Those new to investing may not be aware of structured products and the fact that their broker may require them to complete a risk disclaimer before they can trade them may set the alarm bells clanging.


As with any investment it is important that you fully understand and are fully comfortable with the risks associated with it and that you take advice where you are in any doubt.

However, hereunder are some of the key features of structured products that may suggest them to you as a suitable investment; but with such a wide range of different products available it is imperative that you fully understand the rules associated with a particular product before making an investment.


  • Returns


With interest rates remaining low, stock markets volatile and investment grade bonds and gilts expensive, returns available on structured products can be attractive.


  • Choice


A wide range of structured products are available based on the FTSE 100 or other indices and offering returns based upon different parameters and over different time horizons.

Some pay income on an annual basis as long at the targets of the product are met whereas others pay out at the end of the term.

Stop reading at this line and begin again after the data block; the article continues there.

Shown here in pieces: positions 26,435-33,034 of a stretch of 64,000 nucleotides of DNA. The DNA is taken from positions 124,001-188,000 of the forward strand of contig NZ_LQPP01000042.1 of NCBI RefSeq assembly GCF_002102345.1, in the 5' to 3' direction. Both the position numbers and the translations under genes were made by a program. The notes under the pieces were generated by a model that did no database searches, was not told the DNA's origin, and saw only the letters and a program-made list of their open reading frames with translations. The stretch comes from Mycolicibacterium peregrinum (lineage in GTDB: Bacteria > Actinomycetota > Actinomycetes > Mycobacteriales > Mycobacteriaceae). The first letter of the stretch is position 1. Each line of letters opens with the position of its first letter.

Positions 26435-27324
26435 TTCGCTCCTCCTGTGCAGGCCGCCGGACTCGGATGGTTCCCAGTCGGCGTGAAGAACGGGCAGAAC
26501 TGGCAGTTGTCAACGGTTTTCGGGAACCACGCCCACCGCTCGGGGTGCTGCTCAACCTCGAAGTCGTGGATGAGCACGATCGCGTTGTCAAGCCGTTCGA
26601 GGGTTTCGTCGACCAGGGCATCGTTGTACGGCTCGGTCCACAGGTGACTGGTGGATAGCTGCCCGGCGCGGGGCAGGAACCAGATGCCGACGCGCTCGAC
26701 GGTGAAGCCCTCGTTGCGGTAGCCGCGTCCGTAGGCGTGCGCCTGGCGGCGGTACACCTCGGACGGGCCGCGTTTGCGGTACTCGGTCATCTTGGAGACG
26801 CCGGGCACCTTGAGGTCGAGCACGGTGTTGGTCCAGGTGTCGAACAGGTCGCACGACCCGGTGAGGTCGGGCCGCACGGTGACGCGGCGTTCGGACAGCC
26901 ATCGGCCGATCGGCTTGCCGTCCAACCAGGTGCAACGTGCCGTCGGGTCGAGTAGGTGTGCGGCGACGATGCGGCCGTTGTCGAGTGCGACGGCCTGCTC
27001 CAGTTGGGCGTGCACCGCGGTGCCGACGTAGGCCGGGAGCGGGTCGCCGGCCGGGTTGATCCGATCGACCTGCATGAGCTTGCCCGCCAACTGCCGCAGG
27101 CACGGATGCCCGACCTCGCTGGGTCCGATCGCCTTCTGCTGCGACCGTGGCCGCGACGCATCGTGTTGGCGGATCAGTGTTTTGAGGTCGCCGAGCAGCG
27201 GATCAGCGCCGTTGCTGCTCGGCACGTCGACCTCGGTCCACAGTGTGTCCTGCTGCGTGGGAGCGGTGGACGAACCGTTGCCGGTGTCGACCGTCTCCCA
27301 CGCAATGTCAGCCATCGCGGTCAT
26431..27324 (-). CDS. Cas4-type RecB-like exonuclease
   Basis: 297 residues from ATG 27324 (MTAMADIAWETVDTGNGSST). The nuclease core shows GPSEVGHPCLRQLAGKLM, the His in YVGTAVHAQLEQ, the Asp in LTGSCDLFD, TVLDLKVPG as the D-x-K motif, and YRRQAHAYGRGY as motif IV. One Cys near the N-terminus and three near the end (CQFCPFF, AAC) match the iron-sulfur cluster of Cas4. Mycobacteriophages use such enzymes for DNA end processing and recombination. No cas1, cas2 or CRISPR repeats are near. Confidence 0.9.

The level of risk also varies depending on the underlying index so it should be possible for you to find structured products that reflect your appetite for risk and payback periods that reflect your financial objectives.


  • Capital Protection


Structured deposits are ‘capital protected’; structured investments are ‘capital at risk’ although there may be some downside protection.


  • Downside protection


Many structured products offer downside protection, for example, investors’ capital will only be at risk if the chosen index falls by more than 50% and losses are then prorated to the level of the fall in the index.


  • Tax


Structured products may be sheltered from tax in either an ISA or a SIPP wrapper.

If not protected, returns from a structured deposit are likely to attract Income Tax, whereas returns from a structured investment may be treated as a capital gain and subject to capital gains tax (CGT), meaning that investors can use their allowance of £11,100 (tax year 2015 – 16) to shelter profits.

Any gains above that allowance are taxed at 18% for basic-rate taxpayers and 28% for higher-rate taxpayers.

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